I rode my bike today. It was 10 degrees. The roads were a mess: ice, slush, puddles, black snow. I arrived to my destination looking disheveled and used my gloves to brush the salt and muck from my jeans. I tried to straighten my trendy black overcoat, but couldn’t remove the brown splotches. My backpack took the brunt of the mess, looking as if it had been bathed in mud.

It takes everything in me to not feel embarrassed – to walk confidently into meetings and convince myself that people don’t care about appearances. I’ve arrived to share my ideas, to invite them into a mission, to connect others to remarkable people. Forget about looks. There is something bigger at play. Right?

In my mind, however, I know what it’s like to judge someone by their looks. I have noticed the messy bike rider and actually thought to myself, “I hope I don’t look like that.” The truth is that sometimes, I do.

But, I’m also the guy who sticks to what I value.

I don’t need a car.
I like to travel on my own schedule.
And I believe exercise is sweeter than being crammed on a bus or train.

So, I shook their hands. They toured me around their beautiful office. They fed me an amazing meal cooked by their in-house chef. We shared our stories, dreams, and hopes — most of which revolved around taking risks and learning.

I don’t know if they’ll join my work. But, I do know that they didn’t care about my splotchy jacket or my muddy backpack.

Show people what they should see and they’ll look past the rest.

Update: That team is now collaborating with me to build something really special.

I’m a gambler


I sat there…staring at the screen.

The words and numbers seemed to have a life of their own – taunting me, laughing at me.

I read the email again, just to make sure I hadn’t misunderstood.

“I’m sorry, Victor. I know I said I could…but I can’t.”

We spent weeks talking through all of the possibilities of how we might work together – sharing concepts, discussing  angles, and making plans. Phone calls. Trips. Dinners. Hurried bike rides through the snow.

All of that time and money, seemingly down the drain with one, digital, immaterial sentence.

People are a gamble.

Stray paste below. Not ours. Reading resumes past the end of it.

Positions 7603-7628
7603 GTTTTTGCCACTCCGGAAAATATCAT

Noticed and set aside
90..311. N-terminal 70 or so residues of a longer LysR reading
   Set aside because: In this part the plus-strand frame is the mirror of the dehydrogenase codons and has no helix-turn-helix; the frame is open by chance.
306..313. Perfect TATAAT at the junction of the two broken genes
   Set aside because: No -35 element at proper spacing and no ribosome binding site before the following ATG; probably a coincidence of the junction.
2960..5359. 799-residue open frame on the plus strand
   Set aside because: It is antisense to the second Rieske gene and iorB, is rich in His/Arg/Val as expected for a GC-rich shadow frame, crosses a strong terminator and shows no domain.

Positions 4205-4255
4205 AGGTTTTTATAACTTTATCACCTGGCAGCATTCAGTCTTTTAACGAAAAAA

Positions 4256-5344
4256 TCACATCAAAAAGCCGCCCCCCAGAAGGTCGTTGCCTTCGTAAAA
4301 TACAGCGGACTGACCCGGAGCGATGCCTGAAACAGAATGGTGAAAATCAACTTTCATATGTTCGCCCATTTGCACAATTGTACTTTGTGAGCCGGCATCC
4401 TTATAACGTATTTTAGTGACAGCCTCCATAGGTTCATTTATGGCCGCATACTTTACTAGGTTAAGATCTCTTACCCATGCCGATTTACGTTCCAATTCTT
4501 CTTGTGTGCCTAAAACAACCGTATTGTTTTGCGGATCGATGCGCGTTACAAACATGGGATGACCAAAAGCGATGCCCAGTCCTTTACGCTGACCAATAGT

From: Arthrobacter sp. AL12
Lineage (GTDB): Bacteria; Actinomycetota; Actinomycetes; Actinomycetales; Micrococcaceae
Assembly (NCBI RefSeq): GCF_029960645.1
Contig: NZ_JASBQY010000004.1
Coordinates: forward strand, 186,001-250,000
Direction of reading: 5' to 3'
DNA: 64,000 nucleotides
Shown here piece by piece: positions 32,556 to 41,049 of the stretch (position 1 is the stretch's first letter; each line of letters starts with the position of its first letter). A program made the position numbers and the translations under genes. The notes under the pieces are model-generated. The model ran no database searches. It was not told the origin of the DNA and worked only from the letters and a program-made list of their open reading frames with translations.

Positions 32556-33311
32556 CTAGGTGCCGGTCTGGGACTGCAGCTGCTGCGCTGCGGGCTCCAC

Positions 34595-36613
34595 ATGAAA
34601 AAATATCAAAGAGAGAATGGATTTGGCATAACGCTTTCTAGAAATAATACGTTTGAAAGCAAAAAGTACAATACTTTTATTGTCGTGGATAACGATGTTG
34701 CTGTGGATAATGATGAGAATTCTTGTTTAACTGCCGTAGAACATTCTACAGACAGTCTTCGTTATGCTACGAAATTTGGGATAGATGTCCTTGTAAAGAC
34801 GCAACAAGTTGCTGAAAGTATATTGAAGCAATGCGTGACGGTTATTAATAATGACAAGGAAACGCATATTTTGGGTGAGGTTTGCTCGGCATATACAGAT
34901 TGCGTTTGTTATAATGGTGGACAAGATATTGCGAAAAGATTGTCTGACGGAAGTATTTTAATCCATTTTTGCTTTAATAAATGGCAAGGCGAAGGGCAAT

You can do all of your due diligence. You can start slow and make sure everything is reciprocal from the start. You can share coffee meetings, find references, and even move slowly by starting with small projects.

No matter how cautious you are, if you’re dealing with people, you’re taking a risk.

People are messy and unpredictable. Even the most stable-minded person can rethink a commitment and decide other things are more important.

But, I love it…


It seems my life is full of bets.

I’ve lost big. But, I’ve won bigger. The parts of myself that I love the most are the ones that have been shaped by people who’ve taken a chance on me. Their time and energy, even when they didn’t know if I’d follow through, has multiplied my hope, softened my heart, and inspired me to do the same with others.

People are unpredictable.

But, to me, they’re a gamble worth taking.



I love adventure. On most days, I find myself wanting time to simultaneously fast forward and move more slowly – to see and savor what will come of the journeys ahead.

I believe many of us, on some level, have a desire to feel as if we’re embarking, venturing, or exploring. Whether literally or figuratively, we want the chance to pack our bags and hike a trail that hasn’t been cleared. But, doing so will lead to unfamiliar places.

We will get cut by the brush.
We will get chased by wild animals.
We will lose our way.
We will wonder if we should turn back.

But, adventure doesn’t just consist of challenge.

The sky will inspire us.
The horizon will lure us.
The conversations will warm us.
The curiosity will fuel us.

And, eventually, we will reach a summit. Time will force it.

When we do, we’ll see another trail ahead. We’ll look around and question whether or not it’s worth it. In most cases, it will be.

Therefore, this adventure…today…is merely the continuation of the last trek and the spark of many more.

Let us live as such.



I deplaned at San Francisco International Airport. As I stepped into the trendy, bright terminal, I teetered between confidence and doubt.

Did I really belong as a guest at Stanford?

I brushed off the doubt and committed to enjoying the ride by conversing with anyone who had the time. The next seven days of that fateful spring week in 2013 led to some of the most formative conversations of my short career, many of which included my gracious host, Erik Olesund.

Now, two years later and after a few more collaborations, I’m packing my bags and preparing for another project with my heroes and friends at the d.school, including Erik himself. This time though, the stakes are a bit higher as they include projects, presentations and trips to Berlin and Paris, all of which begins this Monday. But, let me back up before I continue…

Ever since stumbling into the space of designing education through experience, I’ve wondered what it might look like to support thousands of people who need to design a leap of their own. Experience Institute has become our anchor – the school where pioneering thinkers, makers & doers dive headlong into this concept. The school has been a landing place for some of the sharpest and kindest people I’ve come to know.